25 deg 19.01S
Longitude: 70 deg 02.2E
Wind Direction: ESE
Wind Speed: 15 Knots
Sea State 3-4
Swell(s) Height: 7-9 Foot
Sea Temperature: 79°F (26.1°C)
Barometric Pressure: 1015.5 MB
Visibility: 18+ Nautical Miles
Daily Update: Rocks and repairs
By Amy Nevala
Sidelined with a broken thruster, ROV Jason returned to the ship after
a night of scouting the black smoker chimneys we found yesterday.
Sampling the rugged terrain around the chimneys requires
maximum maneuverability with Jason.
DSOG team worked since 4:30 this morning on the repairs so tonight
Jason can again descend two and a half miles to continue hydrothermal
vent exploration. Also heading to the bottom is the elevator,
a platform loaded with 100 pounds of sampling equipment, water
bottles and blue coolers to stow animals.
Over the next few days, we will maneuver Jason to
slurp shrimp, scoop mussels and even catch crabs in fish-baited
traps. Then the elevator will lift them to the surface.
Last night, we had a good look at the chimneys we
are exploring, an area covering about half the size of a football
On the television monitors, five groups of black
smoker chimneys were spotted swarming with thousands of busy shrimp,
like bees on a hive. Four species of anemones, several snails and
an occasional crab passed before Jasons cameras.
Mussels around the smokers bases were well-camouflaged by their brown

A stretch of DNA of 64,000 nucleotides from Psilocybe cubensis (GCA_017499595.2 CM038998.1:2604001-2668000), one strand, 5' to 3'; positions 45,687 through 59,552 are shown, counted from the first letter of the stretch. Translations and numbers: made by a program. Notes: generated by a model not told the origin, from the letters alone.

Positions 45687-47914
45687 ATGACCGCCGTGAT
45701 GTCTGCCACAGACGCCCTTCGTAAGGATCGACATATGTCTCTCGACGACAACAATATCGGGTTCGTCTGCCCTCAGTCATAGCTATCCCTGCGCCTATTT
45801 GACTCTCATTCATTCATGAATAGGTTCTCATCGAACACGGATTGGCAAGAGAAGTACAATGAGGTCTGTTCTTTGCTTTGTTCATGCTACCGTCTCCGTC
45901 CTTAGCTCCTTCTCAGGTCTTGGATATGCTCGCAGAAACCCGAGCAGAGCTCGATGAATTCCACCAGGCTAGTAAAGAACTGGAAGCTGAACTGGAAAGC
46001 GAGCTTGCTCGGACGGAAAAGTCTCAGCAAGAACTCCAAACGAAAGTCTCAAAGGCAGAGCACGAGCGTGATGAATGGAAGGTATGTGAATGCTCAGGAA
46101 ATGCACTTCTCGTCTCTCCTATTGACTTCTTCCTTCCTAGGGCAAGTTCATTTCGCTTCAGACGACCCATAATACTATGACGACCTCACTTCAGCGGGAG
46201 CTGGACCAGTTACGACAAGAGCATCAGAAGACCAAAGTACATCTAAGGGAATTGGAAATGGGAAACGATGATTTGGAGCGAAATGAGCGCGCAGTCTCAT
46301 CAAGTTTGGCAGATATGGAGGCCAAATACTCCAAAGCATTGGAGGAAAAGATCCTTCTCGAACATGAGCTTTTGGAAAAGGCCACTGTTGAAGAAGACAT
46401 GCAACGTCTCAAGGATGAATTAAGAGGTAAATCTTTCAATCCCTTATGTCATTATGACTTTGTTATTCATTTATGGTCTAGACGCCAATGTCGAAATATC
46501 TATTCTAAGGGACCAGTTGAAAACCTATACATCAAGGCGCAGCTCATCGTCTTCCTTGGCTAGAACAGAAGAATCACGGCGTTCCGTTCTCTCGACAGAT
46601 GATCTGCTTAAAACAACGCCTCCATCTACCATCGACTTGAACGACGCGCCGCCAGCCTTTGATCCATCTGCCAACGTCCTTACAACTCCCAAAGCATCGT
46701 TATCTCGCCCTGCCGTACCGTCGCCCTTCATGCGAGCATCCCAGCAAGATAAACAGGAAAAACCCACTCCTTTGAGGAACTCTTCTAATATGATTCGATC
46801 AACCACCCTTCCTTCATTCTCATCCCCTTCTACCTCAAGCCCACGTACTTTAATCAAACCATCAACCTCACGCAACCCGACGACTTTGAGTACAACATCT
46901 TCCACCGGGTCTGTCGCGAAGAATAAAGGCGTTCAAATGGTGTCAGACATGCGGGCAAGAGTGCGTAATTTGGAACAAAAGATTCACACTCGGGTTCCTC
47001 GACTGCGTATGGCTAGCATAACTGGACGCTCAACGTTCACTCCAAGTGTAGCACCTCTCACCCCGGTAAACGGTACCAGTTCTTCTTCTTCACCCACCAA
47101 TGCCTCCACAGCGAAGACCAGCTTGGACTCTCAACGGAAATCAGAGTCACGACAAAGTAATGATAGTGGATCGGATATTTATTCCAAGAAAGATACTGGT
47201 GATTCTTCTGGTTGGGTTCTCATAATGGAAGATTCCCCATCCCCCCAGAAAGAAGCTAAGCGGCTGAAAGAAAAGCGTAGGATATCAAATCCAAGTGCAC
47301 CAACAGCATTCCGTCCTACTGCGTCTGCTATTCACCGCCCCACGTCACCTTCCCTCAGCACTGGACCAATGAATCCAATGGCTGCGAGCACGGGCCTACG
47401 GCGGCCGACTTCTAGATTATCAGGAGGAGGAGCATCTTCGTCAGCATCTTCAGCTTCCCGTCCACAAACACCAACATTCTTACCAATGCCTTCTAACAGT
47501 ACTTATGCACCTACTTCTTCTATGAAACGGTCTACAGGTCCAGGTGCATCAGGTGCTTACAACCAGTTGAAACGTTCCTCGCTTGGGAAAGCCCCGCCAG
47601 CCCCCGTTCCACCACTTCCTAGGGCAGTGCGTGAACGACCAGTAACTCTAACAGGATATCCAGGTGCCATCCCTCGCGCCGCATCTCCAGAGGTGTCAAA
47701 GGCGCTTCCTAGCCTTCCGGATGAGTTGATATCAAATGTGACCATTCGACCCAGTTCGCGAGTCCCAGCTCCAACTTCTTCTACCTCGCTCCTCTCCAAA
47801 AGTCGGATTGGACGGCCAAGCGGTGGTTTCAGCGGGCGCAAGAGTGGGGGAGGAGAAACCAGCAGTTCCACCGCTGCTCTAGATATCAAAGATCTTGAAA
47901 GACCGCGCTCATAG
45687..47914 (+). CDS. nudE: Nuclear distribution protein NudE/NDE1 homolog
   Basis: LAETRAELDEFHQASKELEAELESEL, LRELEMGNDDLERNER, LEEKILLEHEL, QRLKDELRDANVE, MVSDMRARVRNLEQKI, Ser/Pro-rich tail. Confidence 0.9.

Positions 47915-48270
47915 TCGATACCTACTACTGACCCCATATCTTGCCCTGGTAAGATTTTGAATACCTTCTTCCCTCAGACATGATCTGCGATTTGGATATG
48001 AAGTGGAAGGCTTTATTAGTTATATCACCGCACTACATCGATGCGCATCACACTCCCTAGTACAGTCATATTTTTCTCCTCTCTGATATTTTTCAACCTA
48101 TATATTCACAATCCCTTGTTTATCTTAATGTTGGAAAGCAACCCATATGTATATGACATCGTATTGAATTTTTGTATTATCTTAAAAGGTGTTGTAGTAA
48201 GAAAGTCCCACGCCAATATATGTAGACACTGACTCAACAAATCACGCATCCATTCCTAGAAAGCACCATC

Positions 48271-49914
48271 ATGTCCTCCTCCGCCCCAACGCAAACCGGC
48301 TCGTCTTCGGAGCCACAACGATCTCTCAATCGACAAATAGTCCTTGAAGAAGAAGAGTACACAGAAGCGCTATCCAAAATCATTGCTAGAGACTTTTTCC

shells, wrote biologist Cindy Van Dover in a biological description she
posted this morning in the ships main lab.
Jasons temperature probe, Cindy and others on the night watch found
fluids with temperatures as high as 365°C, or 689°F, flowing from
the hydrothermal chimneys.
Thats hot - about twice as hot as the temperature you would set to bake
Today while the DSOG team repaired Jason, geologists
began dredging the slopes around the site to collect samples of
the chimneys volcanic rock foundation.
They dredge by dragging a large chain-link bag from the ship to scoop anything
in its way.
The rocks they collect help the scientists begin
to paint a picture of the sea floor environment.
Imagine being in a spaceship and dropping a garbage can down to Earth.
You drag it along and catch a window frame, a church steeple and a desk. From
that you have to determine what Earth is like, said geochemist Susan Humphris.
The football-sized rocks Susan collected were all
old volcanic rocks, more than 10,000 years of age. Their orange rusty surfaces gave away their
Animal, rock and water collecting and sampling will
take up most of the next few days, with much to be learned about
this fascinating landscape far beneath the ship.
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